On Tuesday, October 8, a humpback whale that was previously spotted in the Thames was found dead by the British Divers Marine Life Rescue (BDMLR).
The humpback, lovingly nicknamed Hessy, was a rare breed thought to have died due to being nutritionally compromised. However, the Zoological Society of London (ZSL) conducted a necropsy and found the primary cause of death was a wound caused by a ship strike on its jaw. This examination, as well as the postmortem, has also shown scars of ‘historic entanglement’ on its dorsal fin.
The 30-metric ton, juvenile female, was found motionless on mudflats along the river at Greenhithe, Kent by the BDMLR (the average lifespan of a humpback whale is 45 – 50 years). It had previously been predicted that the whale would only be in the river for about a week, before swimming out with the next high Spring tide.
The humpback whale, however, at only 27 feet, did not have a lot of fat reserves, and Julia Cable from the BDMLR said, “It is swimming up and down the river, so it is using more reserves all the time.” The charity was reluctant to send out boats to monitor Hessy, as they feared it could stress the mammal.
Humpback whales have the longest migration pattern of all living mammals. They move in late Autumn to winter breeding grounds and calving grounds in warmer tropical waters before returning south in the Spring.
This particular whale likely arrived in the Thames due to navigational error from the North Sea during the Spring tides last week, when water levels rise significantly. Nevertheless, warming waters have caused whale species to have to migrate much further to reach their feeding grounds, decreasing the time they have to forage for food.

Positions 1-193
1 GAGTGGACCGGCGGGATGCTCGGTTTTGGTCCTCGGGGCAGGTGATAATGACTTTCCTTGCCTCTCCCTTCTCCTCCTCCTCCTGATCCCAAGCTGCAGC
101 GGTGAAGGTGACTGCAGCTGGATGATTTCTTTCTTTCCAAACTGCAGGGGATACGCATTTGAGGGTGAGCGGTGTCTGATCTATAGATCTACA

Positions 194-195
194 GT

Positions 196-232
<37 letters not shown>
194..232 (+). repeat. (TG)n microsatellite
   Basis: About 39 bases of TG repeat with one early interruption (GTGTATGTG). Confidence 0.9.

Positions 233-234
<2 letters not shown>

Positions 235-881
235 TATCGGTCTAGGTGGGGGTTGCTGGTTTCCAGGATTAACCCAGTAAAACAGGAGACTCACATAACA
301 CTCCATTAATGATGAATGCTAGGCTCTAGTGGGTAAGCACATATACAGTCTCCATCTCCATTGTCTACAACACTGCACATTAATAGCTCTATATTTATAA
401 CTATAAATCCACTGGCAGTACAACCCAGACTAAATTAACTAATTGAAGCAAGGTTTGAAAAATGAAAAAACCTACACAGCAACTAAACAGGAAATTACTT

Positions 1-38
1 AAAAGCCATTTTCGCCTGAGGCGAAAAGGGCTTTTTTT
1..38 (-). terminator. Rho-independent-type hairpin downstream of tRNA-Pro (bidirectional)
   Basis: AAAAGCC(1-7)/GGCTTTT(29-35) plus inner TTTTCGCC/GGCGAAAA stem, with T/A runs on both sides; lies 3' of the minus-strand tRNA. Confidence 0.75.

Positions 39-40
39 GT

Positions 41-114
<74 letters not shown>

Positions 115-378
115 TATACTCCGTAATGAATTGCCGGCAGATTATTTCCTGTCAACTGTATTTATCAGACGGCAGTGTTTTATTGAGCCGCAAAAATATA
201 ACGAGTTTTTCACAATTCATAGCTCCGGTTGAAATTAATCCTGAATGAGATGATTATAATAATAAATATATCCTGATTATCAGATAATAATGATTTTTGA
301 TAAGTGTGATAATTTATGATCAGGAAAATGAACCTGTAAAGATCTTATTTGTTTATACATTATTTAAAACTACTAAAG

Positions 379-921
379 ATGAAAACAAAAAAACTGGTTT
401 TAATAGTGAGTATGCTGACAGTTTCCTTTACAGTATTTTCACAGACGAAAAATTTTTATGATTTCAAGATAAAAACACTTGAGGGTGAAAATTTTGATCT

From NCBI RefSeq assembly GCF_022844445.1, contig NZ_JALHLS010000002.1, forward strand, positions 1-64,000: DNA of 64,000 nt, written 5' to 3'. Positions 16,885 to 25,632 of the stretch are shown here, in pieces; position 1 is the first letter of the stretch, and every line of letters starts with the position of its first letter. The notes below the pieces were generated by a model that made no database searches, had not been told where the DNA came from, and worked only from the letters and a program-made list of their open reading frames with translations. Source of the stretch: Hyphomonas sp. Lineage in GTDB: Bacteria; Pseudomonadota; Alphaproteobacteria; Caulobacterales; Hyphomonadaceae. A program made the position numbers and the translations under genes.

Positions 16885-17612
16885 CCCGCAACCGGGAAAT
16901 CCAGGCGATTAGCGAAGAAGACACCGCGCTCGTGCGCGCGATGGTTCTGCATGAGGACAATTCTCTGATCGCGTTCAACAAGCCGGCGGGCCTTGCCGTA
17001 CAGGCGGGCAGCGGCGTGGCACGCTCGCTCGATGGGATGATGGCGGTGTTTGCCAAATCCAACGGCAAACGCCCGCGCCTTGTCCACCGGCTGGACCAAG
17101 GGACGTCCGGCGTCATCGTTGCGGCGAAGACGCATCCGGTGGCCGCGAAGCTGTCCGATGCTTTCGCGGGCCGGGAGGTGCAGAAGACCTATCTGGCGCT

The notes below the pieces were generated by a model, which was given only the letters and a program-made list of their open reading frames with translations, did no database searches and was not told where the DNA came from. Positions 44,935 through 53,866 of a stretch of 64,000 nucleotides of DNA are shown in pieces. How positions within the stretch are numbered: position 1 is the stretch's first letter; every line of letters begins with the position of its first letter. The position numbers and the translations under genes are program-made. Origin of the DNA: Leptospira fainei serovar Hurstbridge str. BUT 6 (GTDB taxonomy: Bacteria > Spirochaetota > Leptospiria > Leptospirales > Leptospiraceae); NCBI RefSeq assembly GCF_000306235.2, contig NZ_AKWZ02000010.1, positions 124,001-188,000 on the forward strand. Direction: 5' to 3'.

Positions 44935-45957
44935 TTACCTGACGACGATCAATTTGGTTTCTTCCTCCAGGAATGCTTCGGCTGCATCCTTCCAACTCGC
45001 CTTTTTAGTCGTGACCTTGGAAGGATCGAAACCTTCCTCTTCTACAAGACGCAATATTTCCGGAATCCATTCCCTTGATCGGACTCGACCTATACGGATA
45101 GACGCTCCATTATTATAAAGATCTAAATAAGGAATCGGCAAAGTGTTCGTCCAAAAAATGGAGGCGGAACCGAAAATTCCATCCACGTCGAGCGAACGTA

The Thames is by no means an optimal feeding ground for humpback whales, whose diet consists primarily of crustaceans, plankton, and small fish. Humpbacks are deep divers. When found, Hessy was nutritionally compromised and had no evidence of recent feeding.
Less than two weeks after the humpback whale’s death, another whale was found dead in the Thames at Denton, near Gravesend, on October 18. Unlike Hessy, there were no sightings of the second whale and Port of London Authority was surprised to find it. The second whale, 32 feet in length, had turned up just miles from the first.
ZSL’s cetacean strandings investigation said, “There is no reason to assume the two recent whale strandings in the Thames are in any way linked.”
After the post-mortem examination by the ZSL, the second whale was found to be ill because of the parasitic worms, Bolbosoma turbinella, inside its intestinal tract. Scientists found that it was a sei whale, a species endangered since 1970. This was only the seventh sei whale to be recorded in the UK.
Like the first, this whale also had no microplastics in their stomach and intestinal tracts. However, unlike Hessey, the second whale had no evidence of previous entanglement, ship strike or traumatic injuries and was in a moderate nutritional condition.
There was, however, evidence of blood accumulation in the liver of the second whale, which is proof of its health being compromised due to being stranded outside its natural habitat.
Sei whales migrate to mate in the Northern Hemisphere in Autumn months and their diet, like humpbacks, mainly comprises crustaceans and krill. Different to humpbacks however, whose populations are currently increasing in free waters, Sei whales are constantly depleting due to their being a favoured species in commercial whaling.
Global warming, increasing pollution, ship strikes, and entanglement in fishing gear are all threats to the life of whales. In order to ensure the flourishing of whale populations, it is important to support charities and organizations fighting for conservation.